Climate change and its potentially serious consequences for our planet first appeared on the agenda of major international negotiations at the Rio Summit in 1992. Arduous negotiation ensued, culminating in the Kyoto Protocol in 1997, which set quantified targets for the reduction of greenhouse gas emissions to 2012. Since then, the configuration of the highly complex negotiations (on account of the large number of participants and disparity of economic situations) has changed a great deal, as could be seen at the Copenhagen conference of December 2009 and, more recently, the agreement struck at Cancún in late 2010.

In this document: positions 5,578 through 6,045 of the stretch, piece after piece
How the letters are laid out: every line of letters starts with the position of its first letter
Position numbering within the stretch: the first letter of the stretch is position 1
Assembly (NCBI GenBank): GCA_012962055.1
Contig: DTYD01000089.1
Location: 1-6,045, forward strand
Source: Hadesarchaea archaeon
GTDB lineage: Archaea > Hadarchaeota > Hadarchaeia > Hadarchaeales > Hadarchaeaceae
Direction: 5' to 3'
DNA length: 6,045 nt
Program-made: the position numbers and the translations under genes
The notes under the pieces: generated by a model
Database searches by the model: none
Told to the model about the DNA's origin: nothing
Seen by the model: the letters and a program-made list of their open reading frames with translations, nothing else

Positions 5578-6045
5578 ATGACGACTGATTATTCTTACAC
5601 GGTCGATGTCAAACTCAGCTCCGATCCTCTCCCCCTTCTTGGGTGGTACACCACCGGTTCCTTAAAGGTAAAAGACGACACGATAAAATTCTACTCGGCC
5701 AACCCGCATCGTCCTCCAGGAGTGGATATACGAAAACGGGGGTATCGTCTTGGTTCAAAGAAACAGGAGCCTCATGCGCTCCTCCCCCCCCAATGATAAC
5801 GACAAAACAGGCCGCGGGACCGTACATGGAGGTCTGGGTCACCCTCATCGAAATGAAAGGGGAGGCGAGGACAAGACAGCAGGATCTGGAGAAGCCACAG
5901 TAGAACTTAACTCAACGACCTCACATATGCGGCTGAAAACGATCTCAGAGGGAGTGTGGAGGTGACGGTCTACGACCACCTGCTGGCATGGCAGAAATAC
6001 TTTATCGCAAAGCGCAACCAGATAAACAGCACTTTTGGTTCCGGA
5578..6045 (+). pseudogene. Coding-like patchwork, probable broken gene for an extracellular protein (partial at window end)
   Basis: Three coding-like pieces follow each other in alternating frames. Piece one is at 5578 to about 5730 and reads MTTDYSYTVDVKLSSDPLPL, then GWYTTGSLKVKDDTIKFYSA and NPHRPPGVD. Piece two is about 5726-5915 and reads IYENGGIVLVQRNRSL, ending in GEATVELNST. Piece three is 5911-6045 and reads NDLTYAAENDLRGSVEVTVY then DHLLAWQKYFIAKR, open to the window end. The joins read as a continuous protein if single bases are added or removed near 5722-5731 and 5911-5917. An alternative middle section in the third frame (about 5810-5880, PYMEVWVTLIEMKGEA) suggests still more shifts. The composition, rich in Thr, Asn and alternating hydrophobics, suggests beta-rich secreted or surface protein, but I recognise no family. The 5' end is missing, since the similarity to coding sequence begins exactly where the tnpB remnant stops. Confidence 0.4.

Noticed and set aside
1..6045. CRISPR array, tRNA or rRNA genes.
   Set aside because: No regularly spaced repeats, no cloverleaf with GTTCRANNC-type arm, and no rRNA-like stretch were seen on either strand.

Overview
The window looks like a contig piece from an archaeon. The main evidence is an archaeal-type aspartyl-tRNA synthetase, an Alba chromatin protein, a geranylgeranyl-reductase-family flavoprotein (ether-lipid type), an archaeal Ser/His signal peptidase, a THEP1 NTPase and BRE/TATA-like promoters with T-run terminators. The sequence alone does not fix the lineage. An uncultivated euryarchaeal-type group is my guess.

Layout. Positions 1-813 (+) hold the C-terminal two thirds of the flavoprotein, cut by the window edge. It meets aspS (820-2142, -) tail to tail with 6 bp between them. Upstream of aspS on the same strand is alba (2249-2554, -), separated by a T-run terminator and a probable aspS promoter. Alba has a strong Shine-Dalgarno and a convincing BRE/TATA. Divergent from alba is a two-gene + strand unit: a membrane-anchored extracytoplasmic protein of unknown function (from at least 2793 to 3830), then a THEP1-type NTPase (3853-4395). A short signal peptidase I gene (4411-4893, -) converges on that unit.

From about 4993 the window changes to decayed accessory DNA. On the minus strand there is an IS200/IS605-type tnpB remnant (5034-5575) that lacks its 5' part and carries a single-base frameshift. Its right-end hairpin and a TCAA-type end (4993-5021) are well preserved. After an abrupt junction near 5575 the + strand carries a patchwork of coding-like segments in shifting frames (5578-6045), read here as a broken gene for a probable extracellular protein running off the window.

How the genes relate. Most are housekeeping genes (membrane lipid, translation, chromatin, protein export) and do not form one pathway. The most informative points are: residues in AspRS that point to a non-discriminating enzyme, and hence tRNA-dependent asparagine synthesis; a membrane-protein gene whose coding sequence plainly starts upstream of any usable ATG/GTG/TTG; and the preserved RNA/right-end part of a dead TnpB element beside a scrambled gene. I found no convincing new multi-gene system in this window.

Anaïs Delbosc and Christian de Perthuis, close observers of climate-related economic issues, sum up the state of international climate negotiation in this article. Where have we got to? How have the discussions developed? What are the points of agreement and disagreement? What economic mechanisms have been put in place and so on? After reviewing the history, Delbosc and de Perthuis outline the Cancún agreement, before looking in more detail at a “variable geometry system of commitment”. They show, in particular, how difficult it is to compare the commitments made by the various parties to the negotiations. However, they do stress that the developed countries are, in general, falling short of the recommendations of the Intergovernmental Panel on Climate Change. They go on to formulate a number of proposals designed to take the commitment to reducing greenhouse gas emissions further, for example by strengthening and unifying the system of measurement and verification of how the various countries are meeting the targets to which they have committed themselves, while nonetheless taking account of their varying situations. Lastly, they propose a more efficient use of the various existing economic instruments, and go on to remind us of the weaknesses that were not resolved by the Cancún agreement, which the Durban Conference, scheduled for late 2011, will have to strive to overcome.